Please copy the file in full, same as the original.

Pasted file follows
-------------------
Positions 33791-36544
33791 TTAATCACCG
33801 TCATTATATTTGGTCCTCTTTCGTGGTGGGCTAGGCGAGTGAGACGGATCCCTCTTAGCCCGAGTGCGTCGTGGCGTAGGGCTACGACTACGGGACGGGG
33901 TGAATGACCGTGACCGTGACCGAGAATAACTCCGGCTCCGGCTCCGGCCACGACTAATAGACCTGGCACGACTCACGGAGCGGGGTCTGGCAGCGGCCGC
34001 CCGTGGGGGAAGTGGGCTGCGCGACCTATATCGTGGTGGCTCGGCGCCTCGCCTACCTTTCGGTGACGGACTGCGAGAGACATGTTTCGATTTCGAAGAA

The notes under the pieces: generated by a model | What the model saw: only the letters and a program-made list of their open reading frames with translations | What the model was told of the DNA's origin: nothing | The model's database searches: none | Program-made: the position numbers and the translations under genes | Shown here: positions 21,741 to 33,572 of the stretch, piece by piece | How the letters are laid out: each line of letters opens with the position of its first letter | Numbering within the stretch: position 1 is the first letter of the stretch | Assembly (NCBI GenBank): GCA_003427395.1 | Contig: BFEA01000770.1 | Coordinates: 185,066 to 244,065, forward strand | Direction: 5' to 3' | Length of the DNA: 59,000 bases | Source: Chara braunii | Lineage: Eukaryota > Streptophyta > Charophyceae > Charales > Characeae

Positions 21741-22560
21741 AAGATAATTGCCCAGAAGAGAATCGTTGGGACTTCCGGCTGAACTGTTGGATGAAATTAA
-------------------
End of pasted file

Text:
Positions 33791-36544
33791 TTAATCACCG
33801 TCATTATATTTGGTCCTCTTTCGTGGTGGGCTAGGCGAGTGAGACGGATCCCTCTTAGCCCGAGTGCGTCGTGGCGTAGGGCTACGACTACGGGACGGGG
33901 TGAATGACCGTGACCGTGACCGAGAATAACTCCGGCTCCGGCTCCGGCCACGACTAATAGACCTGGCACGACTCACGGAGCGGGGTCTGGCAGCGGCCGC
34001 CCGTGGGGGAAGTGGGCTGCGCGACCTATATCGTGGTGGCTCGGCGCCTCGCCTACCTTTCGGTGACGGACTGCGAGAGACATGTTTCGATTTCGAAGAA

The notes under the pieces: generated by a model | What the model saw: only the letters and a program-made list of their open reading frames with translations | What the model was told of the DNA's origin: nothing | The model's database searches: none | Program-made: the position numbers and the translations under genes | Shown here: positions 21,741 to 33,572 of the stretch, piece by piece | How the letters are laid out: each line of letters opens with the position of its first letter | Numbering within the stretch: position 1 is the first letter of the stretch | Assembly (NCBI GenBank): GCA_003427395.1 | Contig: BFEA01000770.1 | Coordinates: 185,066 to 244,065, forward strand | Direction: 5' to 3' | Length of the DNA: 59,000 bases | Source: Chara braunii | Lineage: Eukaryota > Streptophyta > Charophyceae > Charales > Characeae

Positions 21741-22560
21741 AAGATAATTGCCCAGAAGAGAATCGTTGGGACTTCCGGCTGAACTGTTGGATGAAATTAA